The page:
Curley ‘k’ is for what the actual??
‘Curley K’ is for cancer.
‘Kicking K’ is for kak.
‘P’ is for PTSD.
Clearly we are in that stage where our kids are learning to spell….
And learning about life, about the hard parts, way too early if you ask me.
I’m not sure that this post will make sense so if you expect a coherent story then stop reading right now, go to your nearest coffee station and make small talk with a colleague.
I’m at a friend’s funeral and as people leave I walk up to this tiny box that contains all that she was and I say my goodbyes and I realise this could have been me. And I’m scared because in the back of my mind I will always wonder if it could be me. Being told that you’re in remission is not what people think it is. I’m not sure what I expected? A high five and a pat on the back and a certificate of completion perhaps. A handshake to say ‘well done on surviving, go forth and live your life like a normal person.’ Being in remission is a relative term that causes a daily battle in your head. A battle for space.
I cross the road after the funeral, a good mate drives past, I wave at him, smiles, how life goes on. I get in the car and I can’t stop wondering; how can a box that small contain a whole life? All the dreams and love and wishes a person held dear.
I used to go through stages where I thought that I’d be ok to go if I must. Dark I know, a coping mechanism of sorts. And then I find myself in a boat doing a ’grotto tour’ in the Algarve and I marvel at the beauty. I marvel at the beauty so much that I almost knock myself out (I very nearly hit my head against a big rock formation, really that tour guide should have paid more attention). But I did not knock myself out. Just as I did not die of cancer. I stare at the bright sun and the clean sand and I hear my two crazy friends saying some inappropriate shit about the tourists and the tour guides and I realise that I’m so not ready to go. So much beauty in this world, so many words to learn, books to read, art to create, people to meet, things to experience. Around every corner I want to say ‘Babe, hunk, wow! Look at that!! Or “Idele, can you believe that?” And my kids, my unique, loud, amazing kids….I can’t even begin to write about them, it’s too close, too emotional, even though their single mission in life seem to be to drive me bat-shit crazy and test my boundaries to the very end of the end.
The water in the Algarve is bright green and blue and pure as my two amazing friends. Goose and Jodi are on this journey with me all the way. The ugly, the sad, the lessons. As all my good mates have been. #FGeorgeArmy I still salute you daily. PTSD after cancer is real though. And like Lymphoedema, it can set in years later. The PTSD only hit me recently. It is ugly and when I’m ready I will write about it. You know it is real ugly when even I can’t say it as it is.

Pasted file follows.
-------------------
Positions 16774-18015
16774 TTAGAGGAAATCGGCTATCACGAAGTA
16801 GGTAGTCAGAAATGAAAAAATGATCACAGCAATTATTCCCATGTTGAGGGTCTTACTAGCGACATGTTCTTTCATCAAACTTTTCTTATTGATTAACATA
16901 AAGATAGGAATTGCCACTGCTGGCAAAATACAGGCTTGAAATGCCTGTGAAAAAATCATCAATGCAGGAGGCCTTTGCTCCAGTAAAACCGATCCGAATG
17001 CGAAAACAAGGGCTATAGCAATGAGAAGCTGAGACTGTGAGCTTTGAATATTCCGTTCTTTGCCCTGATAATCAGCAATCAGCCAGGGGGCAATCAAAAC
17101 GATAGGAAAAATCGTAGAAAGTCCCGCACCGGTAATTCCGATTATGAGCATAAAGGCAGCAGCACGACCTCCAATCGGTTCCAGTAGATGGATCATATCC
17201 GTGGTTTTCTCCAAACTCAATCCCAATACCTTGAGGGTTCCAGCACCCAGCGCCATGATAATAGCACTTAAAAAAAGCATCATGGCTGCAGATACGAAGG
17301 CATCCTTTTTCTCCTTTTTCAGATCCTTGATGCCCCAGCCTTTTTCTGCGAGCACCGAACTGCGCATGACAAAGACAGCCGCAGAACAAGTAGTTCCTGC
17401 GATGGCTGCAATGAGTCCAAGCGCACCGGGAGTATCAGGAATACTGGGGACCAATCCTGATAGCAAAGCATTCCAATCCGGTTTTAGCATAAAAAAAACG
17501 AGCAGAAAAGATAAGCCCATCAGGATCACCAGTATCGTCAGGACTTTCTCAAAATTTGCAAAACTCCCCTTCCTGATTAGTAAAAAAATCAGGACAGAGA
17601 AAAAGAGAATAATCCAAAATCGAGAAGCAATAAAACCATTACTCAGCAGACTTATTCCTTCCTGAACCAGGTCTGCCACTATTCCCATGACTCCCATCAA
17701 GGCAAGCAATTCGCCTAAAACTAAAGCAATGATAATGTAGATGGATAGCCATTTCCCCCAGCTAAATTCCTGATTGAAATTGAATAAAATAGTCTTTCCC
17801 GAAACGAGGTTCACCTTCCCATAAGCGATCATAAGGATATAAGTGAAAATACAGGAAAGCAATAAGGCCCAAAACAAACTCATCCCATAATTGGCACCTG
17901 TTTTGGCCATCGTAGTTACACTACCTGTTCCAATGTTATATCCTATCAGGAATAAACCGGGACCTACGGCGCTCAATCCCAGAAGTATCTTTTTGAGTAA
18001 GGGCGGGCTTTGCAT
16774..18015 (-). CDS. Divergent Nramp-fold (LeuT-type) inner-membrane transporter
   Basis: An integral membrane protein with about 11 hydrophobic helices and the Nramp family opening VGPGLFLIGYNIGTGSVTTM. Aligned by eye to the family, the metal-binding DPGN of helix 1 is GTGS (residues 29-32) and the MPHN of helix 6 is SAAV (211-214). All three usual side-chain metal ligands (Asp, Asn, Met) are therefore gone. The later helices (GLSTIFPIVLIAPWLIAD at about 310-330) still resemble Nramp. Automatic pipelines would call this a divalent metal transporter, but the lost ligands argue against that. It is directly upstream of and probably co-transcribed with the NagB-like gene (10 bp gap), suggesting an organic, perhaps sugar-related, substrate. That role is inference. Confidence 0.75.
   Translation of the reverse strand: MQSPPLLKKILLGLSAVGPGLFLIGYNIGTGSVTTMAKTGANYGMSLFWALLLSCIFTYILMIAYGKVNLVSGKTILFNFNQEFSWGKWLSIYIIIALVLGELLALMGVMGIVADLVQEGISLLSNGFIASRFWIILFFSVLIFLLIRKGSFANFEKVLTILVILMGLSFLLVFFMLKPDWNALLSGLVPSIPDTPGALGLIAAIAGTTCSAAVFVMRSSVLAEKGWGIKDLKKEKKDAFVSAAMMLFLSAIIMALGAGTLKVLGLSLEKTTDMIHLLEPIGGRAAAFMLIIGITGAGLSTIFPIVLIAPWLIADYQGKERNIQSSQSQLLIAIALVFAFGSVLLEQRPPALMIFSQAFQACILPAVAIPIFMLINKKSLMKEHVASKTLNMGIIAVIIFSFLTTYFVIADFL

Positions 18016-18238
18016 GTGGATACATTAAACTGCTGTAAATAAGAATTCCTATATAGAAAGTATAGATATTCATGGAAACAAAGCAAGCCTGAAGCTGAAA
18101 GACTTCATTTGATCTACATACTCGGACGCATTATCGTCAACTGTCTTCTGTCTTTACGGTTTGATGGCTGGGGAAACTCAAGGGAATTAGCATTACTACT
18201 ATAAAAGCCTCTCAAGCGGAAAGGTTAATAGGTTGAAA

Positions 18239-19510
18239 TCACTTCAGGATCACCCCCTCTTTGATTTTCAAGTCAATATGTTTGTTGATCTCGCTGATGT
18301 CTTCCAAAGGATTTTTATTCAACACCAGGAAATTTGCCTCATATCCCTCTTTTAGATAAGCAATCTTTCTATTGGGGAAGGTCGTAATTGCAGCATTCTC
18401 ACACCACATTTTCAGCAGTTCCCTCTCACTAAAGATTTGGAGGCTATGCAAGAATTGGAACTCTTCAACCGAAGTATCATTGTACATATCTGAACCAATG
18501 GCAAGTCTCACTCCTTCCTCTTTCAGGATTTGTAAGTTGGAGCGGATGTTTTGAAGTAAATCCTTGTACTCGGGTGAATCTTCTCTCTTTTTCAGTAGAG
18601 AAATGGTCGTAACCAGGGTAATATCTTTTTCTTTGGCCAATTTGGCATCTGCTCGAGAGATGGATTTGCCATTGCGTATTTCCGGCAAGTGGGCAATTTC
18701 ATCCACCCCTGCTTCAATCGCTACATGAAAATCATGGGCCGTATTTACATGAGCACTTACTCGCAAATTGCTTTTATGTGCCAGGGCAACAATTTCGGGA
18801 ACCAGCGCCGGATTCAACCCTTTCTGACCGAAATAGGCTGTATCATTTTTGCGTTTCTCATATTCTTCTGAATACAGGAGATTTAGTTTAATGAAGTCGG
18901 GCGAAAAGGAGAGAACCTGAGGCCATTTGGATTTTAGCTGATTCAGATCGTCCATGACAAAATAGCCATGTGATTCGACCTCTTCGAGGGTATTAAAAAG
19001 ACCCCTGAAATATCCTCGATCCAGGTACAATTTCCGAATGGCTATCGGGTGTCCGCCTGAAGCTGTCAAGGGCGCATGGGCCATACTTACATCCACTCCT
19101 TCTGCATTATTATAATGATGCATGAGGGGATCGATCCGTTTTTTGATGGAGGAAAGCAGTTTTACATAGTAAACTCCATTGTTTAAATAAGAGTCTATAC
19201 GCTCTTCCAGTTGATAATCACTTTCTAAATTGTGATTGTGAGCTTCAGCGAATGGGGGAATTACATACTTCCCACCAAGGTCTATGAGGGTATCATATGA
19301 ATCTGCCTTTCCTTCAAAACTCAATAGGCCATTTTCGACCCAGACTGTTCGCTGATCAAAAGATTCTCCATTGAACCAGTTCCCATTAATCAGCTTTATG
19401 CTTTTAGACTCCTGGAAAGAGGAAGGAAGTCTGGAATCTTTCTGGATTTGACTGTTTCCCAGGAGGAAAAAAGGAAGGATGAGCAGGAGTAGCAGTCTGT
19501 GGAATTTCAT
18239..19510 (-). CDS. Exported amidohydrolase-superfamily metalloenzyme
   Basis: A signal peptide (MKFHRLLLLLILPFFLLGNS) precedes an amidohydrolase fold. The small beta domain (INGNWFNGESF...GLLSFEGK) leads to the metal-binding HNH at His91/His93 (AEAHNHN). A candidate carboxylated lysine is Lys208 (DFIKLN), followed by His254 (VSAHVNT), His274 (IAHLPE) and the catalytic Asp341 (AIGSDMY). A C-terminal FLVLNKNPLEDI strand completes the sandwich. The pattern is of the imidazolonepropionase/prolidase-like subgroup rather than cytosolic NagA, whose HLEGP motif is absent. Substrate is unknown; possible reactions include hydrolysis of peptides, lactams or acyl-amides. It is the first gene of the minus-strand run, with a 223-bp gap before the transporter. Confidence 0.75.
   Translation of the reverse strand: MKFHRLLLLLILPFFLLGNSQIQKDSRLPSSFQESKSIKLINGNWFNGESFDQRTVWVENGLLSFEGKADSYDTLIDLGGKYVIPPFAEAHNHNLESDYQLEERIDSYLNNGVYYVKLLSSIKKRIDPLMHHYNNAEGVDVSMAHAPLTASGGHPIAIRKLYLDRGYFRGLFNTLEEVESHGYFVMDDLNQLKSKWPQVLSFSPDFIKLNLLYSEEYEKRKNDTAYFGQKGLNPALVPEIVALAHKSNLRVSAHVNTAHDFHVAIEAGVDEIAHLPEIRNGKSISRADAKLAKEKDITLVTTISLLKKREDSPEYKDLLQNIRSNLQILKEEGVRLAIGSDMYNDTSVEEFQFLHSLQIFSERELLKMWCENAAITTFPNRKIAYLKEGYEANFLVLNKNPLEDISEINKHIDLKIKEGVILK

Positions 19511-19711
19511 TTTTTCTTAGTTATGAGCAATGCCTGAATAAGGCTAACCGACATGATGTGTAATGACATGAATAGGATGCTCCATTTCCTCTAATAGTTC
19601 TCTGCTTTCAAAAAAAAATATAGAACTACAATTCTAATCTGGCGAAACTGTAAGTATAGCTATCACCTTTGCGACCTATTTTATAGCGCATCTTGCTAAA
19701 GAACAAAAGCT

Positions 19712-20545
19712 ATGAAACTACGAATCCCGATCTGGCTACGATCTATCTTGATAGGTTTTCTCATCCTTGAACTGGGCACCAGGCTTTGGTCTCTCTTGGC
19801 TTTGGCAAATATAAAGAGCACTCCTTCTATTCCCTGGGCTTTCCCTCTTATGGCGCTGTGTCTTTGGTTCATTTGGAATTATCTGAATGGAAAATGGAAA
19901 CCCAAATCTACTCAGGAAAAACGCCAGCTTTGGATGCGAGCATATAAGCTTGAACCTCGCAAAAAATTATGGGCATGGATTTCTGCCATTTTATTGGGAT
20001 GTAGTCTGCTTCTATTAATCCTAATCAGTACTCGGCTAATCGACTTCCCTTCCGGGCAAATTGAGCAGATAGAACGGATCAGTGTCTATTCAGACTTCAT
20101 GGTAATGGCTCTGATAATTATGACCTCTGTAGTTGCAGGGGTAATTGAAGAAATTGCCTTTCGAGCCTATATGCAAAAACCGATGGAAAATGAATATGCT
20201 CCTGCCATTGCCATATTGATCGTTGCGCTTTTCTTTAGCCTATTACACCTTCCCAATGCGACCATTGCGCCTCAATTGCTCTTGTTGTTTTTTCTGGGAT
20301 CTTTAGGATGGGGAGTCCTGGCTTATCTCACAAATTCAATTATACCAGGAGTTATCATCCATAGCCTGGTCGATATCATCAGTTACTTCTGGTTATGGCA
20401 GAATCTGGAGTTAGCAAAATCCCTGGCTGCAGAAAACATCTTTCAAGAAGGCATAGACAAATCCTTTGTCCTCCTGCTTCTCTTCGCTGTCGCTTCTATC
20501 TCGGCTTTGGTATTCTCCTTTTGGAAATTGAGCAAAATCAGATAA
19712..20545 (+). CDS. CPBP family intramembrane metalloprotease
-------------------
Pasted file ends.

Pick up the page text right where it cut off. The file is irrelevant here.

I’m floor sleeping at Schiphol airport Amsterdam, I smell and look and feel like a hobo. It’s been many hours of traveling and there is still an 11 hour flight ahead. I cover my whole body with a throw that I bought for 10 Euros and gently rock like a crazy person. The floor is hard and there are these weird fake trees that play fake bird sounds. To my right some ADHD folks are cycling stationary bikes around a table to charge their phones and laptops. Soon, I’ll see my loved ones again. I had enough money for an orange juice and a bottle of water and I’m totally content. Writers want these kind of experiences, right?
I board the plane and realise that I have the cheapest seat known to man, way at the back of the plane, I’m seated between a husband and wife. I generously (selfishly) offer to swap seats so that they can be together but weirdly they insist that I sit between them. They are from Amsterdam. She has always wanted to visit Africa, he thinks he is going to die in Africa. She wants to know if she will see a giraffe, he wants know which areas to avoid and if he will be stabbed in the stomach. It is super awkward. She tells me how she can never sleep on flights and how she always arrives at her destination super tired. She falls asleep just as my bladder fills itself to the brim. I wave down an air hostess and ask for a small South African wine pretty please. When it arrives I consider for a second using the plastic cup to unleash the pressure from my bladder. I clench my teeth and tap my feet and do breathing exercises for about 40 minutes, and then I wake her because I actually just cannot hold it anymore.
I run for it, as fast as one can on a moving plane, very much aware of my armpits being close to face level as I walk. I so badly want a shower. Then I queue of course, with twenty others who are about to pee themselves. 30 Minutes later, inside that super small, smelly, weird little bathroom I think about how this is my life. Perhaps it’s my perception and perhaps it’s just really the strange and interesting life of Karen Jackson. I’ve never been one to ask for help. I speak up, don’t get me wrong! Litter on the beach or abuse a child or an animal or do anything wrong towards one of my loved ones and I’ll tell you straight and you’ll be scared. People don’t expect me to be scary. I can be very scary. But I also have an unreal level of empathy and true Afrikaans manners. Like the squint lady from Amsterdam, when she was finally sleeping, snoring and drooling with happy giraffes running all over her tiny little tv screen, I would rather have pee’d myself or have developed a bad UTI, rather than waking her.
Cancer stepped in here big time. I had to learn to ask for help. Cancer taught me so much.